Harvest Festival in England

03 November 2018 by Roy Preece

Harvest Festival in England


People ask when is the Harvest Festival in England. We have just heard of the traditional Moon Festival in Taiwan and the new Farmers Harvest Festival in China. But when is the English festival?

Well, it depends on what you mean by festival. The Christian churches have a special thanksgiving service when the church is decorated with produce and familiar well-loved harvest hymns are sung. This should be on the Sunday nearest the harvest moon; and the harvest moon, as in Taiwan, is the full moon nearest the autumn equinox.

But in practice churches may choose any convenient Sunday at the end of September or in October. We have one vicar (priest) for three churches so she (yes, the vicar is a lady) will hold the festival on three different Sundays in October.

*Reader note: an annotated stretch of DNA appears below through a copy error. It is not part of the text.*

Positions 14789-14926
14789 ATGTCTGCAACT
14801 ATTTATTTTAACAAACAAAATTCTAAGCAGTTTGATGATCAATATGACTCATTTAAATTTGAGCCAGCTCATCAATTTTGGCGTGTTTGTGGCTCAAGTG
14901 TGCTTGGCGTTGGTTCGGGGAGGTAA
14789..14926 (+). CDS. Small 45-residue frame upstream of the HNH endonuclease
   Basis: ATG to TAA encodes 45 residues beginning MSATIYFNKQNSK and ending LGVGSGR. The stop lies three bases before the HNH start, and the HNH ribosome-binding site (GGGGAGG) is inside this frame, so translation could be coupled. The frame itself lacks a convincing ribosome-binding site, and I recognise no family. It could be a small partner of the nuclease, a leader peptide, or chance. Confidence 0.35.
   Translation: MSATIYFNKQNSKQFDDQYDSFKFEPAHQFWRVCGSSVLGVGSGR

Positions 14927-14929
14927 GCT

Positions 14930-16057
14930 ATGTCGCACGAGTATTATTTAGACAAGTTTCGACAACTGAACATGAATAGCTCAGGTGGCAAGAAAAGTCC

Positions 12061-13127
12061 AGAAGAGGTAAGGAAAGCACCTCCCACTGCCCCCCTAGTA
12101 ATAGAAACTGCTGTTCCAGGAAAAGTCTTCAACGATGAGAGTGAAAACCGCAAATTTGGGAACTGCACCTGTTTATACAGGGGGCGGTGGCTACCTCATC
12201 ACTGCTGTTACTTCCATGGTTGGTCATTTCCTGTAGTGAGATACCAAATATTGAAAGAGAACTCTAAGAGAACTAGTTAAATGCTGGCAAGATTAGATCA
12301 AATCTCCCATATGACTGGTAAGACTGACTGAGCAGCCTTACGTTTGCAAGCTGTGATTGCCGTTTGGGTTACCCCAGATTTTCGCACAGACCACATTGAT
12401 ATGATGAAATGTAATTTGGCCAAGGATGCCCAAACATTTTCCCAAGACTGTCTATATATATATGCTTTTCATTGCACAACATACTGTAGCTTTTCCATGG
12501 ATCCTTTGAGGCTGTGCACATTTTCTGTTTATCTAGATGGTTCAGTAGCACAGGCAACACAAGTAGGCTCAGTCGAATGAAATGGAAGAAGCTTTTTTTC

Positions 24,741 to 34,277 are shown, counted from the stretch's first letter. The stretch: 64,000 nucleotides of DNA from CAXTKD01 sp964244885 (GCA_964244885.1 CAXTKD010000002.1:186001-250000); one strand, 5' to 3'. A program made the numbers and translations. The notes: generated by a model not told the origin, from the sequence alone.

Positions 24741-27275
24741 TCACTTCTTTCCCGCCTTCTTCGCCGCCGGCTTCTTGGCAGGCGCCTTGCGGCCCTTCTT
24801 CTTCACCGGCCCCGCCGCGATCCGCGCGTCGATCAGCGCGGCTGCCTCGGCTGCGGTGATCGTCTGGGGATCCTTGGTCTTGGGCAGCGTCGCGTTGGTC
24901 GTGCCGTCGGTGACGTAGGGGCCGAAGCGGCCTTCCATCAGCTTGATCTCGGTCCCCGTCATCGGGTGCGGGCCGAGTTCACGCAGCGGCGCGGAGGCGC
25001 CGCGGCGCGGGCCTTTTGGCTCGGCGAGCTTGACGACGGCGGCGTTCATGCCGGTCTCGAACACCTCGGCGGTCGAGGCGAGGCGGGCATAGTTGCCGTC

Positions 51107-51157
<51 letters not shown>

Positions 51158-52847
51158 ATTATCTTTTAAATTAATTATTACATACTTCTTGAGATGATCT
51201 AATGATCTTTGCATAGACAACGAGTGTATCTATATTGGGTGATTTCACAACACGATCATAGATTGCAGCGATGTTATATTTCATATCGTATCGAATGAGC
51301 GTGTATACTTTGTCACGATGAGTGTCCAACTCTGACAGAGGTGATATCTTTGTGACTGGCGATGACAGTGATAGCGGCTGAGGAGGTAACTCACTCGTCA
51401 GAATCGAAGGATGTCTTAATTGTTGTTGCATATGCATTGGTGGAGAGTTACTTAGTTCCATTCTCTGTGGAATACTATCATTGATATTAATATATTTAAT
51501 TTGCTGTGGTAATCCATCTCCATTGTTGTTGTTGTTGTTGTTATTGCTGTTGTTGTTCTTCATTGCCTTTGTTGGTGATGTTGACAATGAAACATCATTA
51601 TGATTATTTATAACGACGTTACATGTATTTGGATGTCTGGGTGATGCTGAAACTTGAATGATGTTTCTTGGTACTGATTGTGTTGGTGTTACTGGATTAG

A different sort of celebration was traditionally held quite logically whenever all the harvest had finally been gathered in. The farmer would provide food and drink for all the labourers and their families on that evening in his house or in a barn. The aim was to have all the harvest finished by Saint Michael’s Day, or Michaelmas, which is always the 29th of September.

Symbolic of this event was the final sheaf of corn. The spirit of the corn was believed to be present in the last bundle of corn. Often this would be used to make a corn dolly, a decoration plaited out of the straws of the last sheaf. Although this is a pagan idea, churches usually display a sheaf of corn, or maybe a loaf of bread made in the shape of a sheaf in a central place on the altar at the harvest festival.